I remember at college when I first met my wife to be… I wanted to impress her and so decided to dazzle her with my culinary skills. I opened some tins of Campbells tomato soup, heated up some apricot pie and decorated the table with mint leaf lollies (my favourite). Little did I know that my wife hates canned soup and mint leaf lollies and is not really into apricot pies either. But that meal did communicate more than the disastrous menu… I loved her and wanted to spend time with her!
When I first met my wife I remember going to her home one Friday evening to meet her family. The Pascoe family meal tradition on a Friday night has been the same for the last 20 years or more. Home made bread, home made jam and cream and potato soup. Woe betide the parent if the menu varies much outside that… it always has to be the same. Many a Friday night has been spent in the Pascoe home with the ever-growing extended family eating together. But the meal communicates much more than the menu. It communicates belonging, acceptance, love, grace and a sense of peace.
Family mealtimes really do matter!
The busy rat race we find ourselves in means that mealtimes are getting pushed out of the homes and to the fast food tables of McDonalds and KFC rather than being a sacred time of togetherness, congeniality and unhurried time in the family home.
The stresses of both couples in a home working, single parent families, flexible working hours, commuting and out of home activities has meant that in many homes the dining table has become a dusty irrelevancy. Finding the time to carve out an hour or so for a family meal where everyone is together is becoming harder and harder to do and leaves one asking the question is the stress of it all worth it?
Do family mealtimes really matter? According to research they do and the magic is not so much in the food that we prepare and eat but in the community that meals create and the conversations that ensue.
Studies from Columbia University have repeatedly found that families that eat together at least four or five times per week were more likely to have children who do better at school. These children were also less likely to get involved in at-risk activities and these children were also more likely to adopt the values and traditions that the extended family held dear.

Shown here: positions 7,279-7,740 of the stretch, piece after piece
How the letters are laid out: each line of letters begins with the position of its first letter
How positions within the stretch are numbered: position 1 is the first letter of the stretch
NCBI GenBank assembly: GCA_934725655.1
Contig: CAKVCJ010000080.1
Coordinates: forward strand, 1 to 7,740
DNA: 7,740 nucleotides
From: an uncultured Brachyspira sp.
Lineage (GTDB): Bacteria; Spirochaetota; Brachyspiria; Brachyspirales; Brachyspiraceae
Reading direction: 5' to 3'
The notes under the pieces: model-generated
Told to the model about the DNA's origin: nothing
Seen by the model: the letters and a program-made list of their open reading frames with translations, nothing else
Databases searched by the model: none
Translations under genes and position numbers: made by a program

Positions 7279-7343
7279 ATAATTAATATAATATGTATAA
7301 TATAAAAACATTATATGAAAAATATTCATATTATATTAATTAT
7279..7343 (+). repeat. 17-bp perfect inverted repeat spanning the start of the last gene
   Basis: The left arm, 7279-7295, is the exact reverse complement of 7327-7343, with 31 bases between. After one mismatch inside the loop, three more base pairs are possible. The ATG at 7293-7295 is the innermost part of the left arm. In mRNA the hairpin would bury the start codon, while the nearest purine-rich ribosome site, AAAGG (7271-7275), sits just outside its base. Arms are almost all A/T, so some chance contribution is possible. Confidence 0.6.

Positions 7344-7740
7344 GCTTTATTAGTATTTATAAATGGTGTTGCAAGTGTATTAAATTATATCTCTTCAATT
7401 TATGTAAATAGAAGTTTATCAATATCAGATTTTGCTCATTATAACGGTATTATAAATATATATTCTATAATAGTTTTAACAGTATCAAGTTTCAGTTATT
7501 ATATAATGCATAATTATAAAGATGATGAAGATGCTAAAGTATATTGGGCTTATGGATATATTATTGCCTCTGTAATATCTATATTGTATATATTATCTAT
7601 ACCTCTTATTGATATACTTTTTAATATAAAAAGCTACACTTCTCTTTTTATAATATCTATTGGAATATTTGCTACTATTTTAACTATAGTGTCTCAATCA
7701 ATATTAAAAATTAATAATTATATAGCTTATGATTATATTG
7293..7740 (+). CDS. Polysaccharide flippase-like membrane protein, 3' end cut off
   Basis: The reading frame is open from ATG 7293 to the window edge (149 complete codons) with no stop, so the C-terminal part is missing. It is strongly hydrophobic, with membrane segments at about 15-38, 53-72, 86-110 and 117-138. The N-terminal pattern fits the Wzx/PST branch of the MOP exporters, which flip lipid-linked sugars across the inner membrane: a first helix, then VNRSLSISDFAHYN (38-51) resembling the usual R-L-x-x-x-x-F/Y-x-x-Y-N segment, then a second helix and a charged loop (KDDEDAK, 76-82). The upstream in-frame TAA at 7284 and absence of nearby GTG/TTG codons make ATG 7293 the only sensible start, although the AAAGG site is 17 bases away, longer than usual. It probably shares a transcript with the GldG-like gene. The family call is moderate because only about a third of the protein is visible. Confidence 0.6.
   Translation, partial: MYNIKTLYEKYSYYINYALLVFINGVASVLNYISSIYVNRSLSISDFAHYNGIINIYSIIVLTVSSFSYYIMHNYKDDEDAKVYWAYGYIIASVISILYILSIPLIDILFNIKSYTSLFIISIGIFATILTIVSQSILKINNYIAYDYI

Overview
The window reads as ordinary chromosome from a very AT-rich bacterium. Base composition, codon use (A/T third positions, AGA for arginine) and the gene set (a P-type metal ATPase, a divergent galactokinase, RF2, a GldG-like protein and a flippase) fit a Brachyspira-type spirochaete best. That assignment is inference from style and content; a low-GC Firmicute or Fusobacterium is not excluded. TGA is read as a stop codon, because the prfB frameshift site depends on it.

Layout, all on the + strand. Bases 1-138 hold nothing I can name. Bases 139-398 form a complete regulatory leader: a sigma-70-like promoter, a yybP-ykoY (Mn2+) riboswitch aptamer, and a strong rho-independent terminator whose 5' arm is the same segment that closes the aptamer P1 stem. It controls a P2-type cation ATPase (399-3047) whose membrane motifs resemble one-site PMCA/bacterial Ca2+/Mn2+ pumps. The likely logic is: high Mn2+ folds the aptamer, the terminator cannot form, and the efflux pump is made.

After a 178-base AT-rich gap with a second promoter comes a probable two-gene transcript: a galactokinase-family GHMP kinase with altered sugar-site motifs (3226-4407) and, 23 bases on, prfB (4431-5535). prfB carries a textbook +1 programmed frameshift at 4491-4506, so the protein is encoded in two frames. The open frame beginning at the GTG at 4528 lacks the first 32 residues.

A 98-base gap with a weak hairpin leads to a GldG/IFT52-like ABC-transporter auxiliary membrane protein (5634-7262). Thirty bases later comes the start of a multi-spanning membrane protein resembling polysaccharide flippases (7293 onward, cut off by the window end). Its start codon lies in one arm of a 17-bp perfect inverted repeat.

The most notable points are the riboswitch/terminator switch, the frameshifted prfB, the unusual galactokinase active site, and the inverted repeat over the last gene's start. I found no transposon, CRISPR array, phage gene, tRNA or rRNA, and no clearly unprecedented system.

Catherine Snow from Harvard discovered that mealtime conversations teach children more vocabulary than when parents read to them.
A Reader’s Digest survey of more then 2,000 parents compared academic achievement with family characteristics. Surprisingly, eating meals together was a stronger predictor of academic success than whether the children lived with one or two parents.
Brunello Cuicinelli, a well known fashion designer, believes that mealtimes matter. In his factories, lunchtime is an hour and a half long. Staff sit down at a long proper table to eat and talk. Cucinelli believes that a proper lunch is a sacred ritual – il pranzo e’ sacro – and one that ups the creativity of his workers and fosters a familial cohesion in the office and on the factory floor. (Monocle Magazine January 2014)
Perhaps mealtimes is a 'sacred ritual' that we need to reclaim, redefine, remake and ritualise in our homes to reap the rewards that flow not only to our children but to us personally.
Hugh Mackay (2014), well know social researcher and writer, says that the "sharing of food is perhaps our most ancient ritual for expressing the need to nurture the relationships, the families, the communities that sustain us. 'Breaking bread' together symbolises our need for social and emotional as well as physical sustenance. Without having to put it into words, the kind of meal we offer someone and the way we present it to them, can convey messages as diverse as welcome, acceptance, friendship, collegiality, sympathy, rapprochement, apology, forgiveness and love."
So then! Time to get to it and begin to do that master chef experience in your home. The benefits are for here and for eternity.
(Daron gets off his soap box and mumbling wanders on into the kitchen and begins rummaging in the pantry).